By Marcy Hersh and Diana Abous Abbas | ODI HPN | 31 May 2019
Over the past decade, there has been growing agreement among international, national and local humanitarian actors that much more must be done to ensure access to essential sexual and reproductive health (SRH) services in emergency responses. There are currently 32 million girls and women of reproductive age affected by humanitarian emergencies, who face increased risks of multiple forms of gender-based violence (GBV), unintended pregnancy, maternal morbidity and mortality, sexually transmitted infections (STIs) including HIV, and unsafe abortion. Research from multiple humanitarian settings shows that up to 40% of women experiencing forced displacement want to avoid becoming pregnant in the next two years. Taken together, these realities have pushed advocates and policy-makers to champion SRH services as a priority in humanitarian action.
To help drive progress, organisations at all levels are documenting solutions and developing guidance for improving access to SRH services in humanitarian emergencies. At the international level, the humanitarian community has developed and vetted standards and guidelines for the provision of SRH services in the Inter-Agency Service Field Manual for Reproductive Health Services in Humanitarian Emergencies (IAFM). At the same time, many local and national first responders – including women- focused CSOs, health providers and community-based clinics in protracted crisis settings – have worked for years to provide safe and inclusive access to SRH services. In many contexts, these grassroots organisations have built unparalleled trust and understanding with local communities, enabling them to deliver SRH services effectively.
Mainstreaming and applying international and local expertise on SRH remains a challenge, and a 2014 assessment found that SRH services were still unavailable at the onset of many humanitarian responses. Within many international organisations, leadership and relevant field-based teams are not sufficiently knowledgeable on the IAFM, and more training is needed to build capacity in this area. At the same time, the expertise of local and national responders is still largely overlooked – a missed opportunity to invest in effective grassroots solutions.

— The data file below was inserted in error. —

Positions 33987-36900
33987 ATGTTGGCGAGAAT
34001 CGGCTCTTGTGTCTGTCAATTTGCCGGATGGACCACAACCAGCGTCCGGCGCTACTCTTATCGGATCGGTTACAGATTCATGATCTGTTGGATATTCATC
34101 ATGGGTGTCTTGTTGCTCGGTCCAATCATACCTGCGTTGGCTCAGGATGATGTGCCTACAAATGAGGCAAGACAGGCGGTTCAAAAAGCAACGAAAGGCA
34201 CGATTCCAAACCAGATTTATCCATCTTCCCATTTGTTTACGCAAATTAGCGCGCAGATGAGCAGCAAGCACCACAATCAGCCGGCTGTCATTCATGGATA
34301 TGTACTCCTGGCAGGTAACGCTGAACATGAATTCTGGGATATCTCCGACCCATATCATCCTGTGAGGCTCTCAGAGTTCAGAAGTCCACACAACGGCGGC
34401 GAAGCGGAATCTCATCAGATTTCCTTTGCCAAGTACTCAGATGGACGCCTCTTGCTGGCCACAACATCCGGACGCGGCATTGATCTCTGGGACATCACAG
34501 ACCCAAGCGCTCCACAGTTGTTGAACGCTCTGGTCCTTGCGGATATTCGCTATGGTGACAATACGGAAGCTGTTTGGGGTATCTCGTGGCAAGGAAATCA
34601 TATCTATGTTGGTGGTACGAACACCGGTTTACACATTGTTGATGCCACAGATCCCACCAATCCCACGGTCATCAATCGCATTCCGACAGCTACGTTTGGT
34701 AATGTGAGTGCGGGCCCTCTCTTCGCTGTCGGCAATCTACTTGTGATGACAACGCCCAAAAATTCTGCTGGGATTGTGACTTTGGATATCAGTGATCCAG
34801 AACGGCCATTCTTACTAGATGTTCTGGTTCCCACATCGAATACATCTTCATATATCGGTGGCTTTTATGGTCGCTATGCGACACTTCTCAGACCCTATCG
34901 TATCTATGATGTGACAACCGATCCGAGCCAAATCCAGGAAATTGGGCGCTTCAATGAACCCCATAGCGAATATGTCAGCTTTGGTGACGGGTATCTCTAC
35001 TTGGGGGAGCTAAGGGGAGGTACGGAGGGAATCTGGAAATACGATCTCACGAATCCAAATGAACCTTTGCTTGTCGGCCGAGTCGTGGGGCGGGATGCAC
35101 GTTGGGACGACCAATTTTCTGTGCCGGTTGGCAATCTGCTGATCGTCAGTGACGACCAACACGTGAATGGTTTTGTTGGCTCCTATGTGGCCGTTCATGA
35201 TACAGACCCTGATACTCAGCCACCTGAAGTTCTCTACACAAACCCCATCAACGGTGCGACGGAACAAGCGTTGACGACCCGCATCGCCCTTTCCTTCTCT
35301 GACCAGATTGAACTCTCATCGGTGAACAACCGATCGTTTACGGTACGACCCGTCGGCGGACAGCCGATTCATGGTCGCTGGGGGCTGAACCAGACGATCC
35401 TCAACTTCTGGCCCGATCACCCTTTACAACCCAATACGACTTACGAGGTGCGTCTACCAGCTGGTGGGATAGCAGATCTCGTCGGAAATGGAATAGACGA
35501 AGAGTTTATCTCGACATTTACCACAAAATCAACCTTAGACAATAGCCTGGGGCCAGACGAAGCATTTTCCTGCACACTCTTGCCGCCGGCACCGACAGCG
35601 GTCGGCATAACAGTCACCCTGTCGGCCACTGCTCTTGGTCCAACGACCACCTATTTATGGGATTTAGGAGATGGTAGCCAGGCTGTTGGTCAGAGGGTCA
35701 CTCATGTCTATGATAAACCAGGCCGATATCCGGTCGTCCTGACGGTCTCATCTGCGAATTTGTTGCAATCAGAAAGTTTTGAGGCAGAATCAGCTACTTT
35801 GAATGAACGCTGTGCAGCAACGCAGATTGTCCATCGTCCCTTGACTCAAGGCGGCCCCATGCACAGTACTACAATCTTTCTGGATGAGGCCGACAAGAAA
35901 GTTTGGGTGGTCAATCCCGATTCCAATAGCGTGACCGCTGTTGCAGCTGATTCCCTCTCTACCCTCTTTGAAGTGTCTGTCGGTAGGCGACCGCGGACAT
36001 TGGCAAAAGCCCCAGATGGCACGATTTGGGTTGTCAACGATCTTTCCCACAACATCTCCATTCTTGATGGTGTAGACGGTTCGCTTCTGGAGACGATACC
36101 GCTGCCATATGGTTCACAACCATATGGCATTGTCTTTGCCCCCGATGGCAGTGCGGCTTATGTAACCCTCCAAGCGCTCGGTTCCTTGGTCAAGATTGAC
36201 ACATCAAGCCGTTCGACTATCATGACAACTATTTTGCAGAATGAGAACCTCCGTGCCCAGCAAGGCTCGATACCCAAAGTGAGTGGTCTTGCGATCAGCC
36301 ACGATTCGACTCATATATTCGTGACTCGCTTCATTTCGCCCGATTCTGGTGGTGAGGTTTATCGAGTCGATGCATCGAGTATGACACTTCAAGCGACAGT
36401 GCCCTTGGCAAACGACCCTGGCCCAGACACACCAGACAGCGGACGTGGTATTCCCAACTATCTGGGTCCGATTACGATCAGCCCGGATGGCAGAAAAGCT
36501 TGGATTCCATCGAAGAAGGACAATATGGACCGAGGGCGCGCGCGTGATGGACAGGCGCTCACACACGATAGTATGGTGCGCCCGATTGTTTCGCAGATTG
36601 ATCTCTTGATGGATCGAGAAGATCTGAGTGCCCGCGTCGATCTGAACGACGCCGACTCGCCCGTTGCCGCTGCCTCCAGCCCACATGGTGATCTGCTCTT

Addressing these problems requires supporting and building expertise on SRH at the global and grassroots levels. To that end, this article highlights key opportunities for supporting both global and grassroots expertise to drive more concrete action on SRH in emergencies – and outlines what still needs to be done to create real change.
Utilising global guidance on providing SRH services at the onset of emergencies
Respected global guidance on providing SRH services in emergencies exists in the IAFM – and, when fully funded and implemented, can be lifesaving for girls and women in humanitarian settings. The IAFM offers authoritative guidance on how to provide reproductive health services at every stage of a humanitarian emergency, including in the critical first 48 hours. The guidance was released in 1999 as a tool to help humanitarian practitioners plan, implement and evaluate SRH services, in refugee situations specifically. In 2010, the Inter-Agency Working Group on Reproductive Health in Emergencies (IAWG) – a broad- based coalition that works to expand and strengthen access to SRH services in crises – published a new edition to encompass the SRH needs of people affected by all forms of humanitarian emergencies.
Since 2010, evaluations of the IAFM have found that, despite increased funding, awareness and ability to deliver SRH services in humanitarian settings, significant gaps remain. In particular, practitioners have explicitly requested more guidance and assistance in providing adolescent SRH services, comprehensive contraceptive methods, abortion care, emergency obstetric and newborn care and addressing sexual violence.
In response, IAWG led a collaborative two-year revision process that used this feedback to inform the 2018 revision of the IAFM. In addition to sharing documented evidence and best practices for the challenges mentioned above, the 2018 IAFM also up- dated the Minimal Initial Service Package (MISP) – a list of crucial actions to respond to reproductive health needs at the early stages of a humanitarian emergency. These include:
- Enhancing leadership: guidance for the health sector/ cluster to identify an organisation to lead implementation of the MISP, and what their responsibilities will entail to ensure successful MISP implementation. This includes hosting regular meetings to coordinate activities, reporting back to relevant clusters, mapping existing services and ensuring community awareness of SRH services.
- Addressing sexual violence: best practices for prevent- ing sexual violence and responding to the needs of survivors, including ensuring preventative measures are in place to protect affected populations, making clinical care and referral services available and creating safe spaces in health facilities to support survivors.
- Preventing transmission and reducing morbidity and mortality due to HIV and other STIs: establishing safe blood transfusion, access to condoms, provision of anti-retrovirals and other treatments and ensuring that STI diagnosis and treatment services are available in health facilities.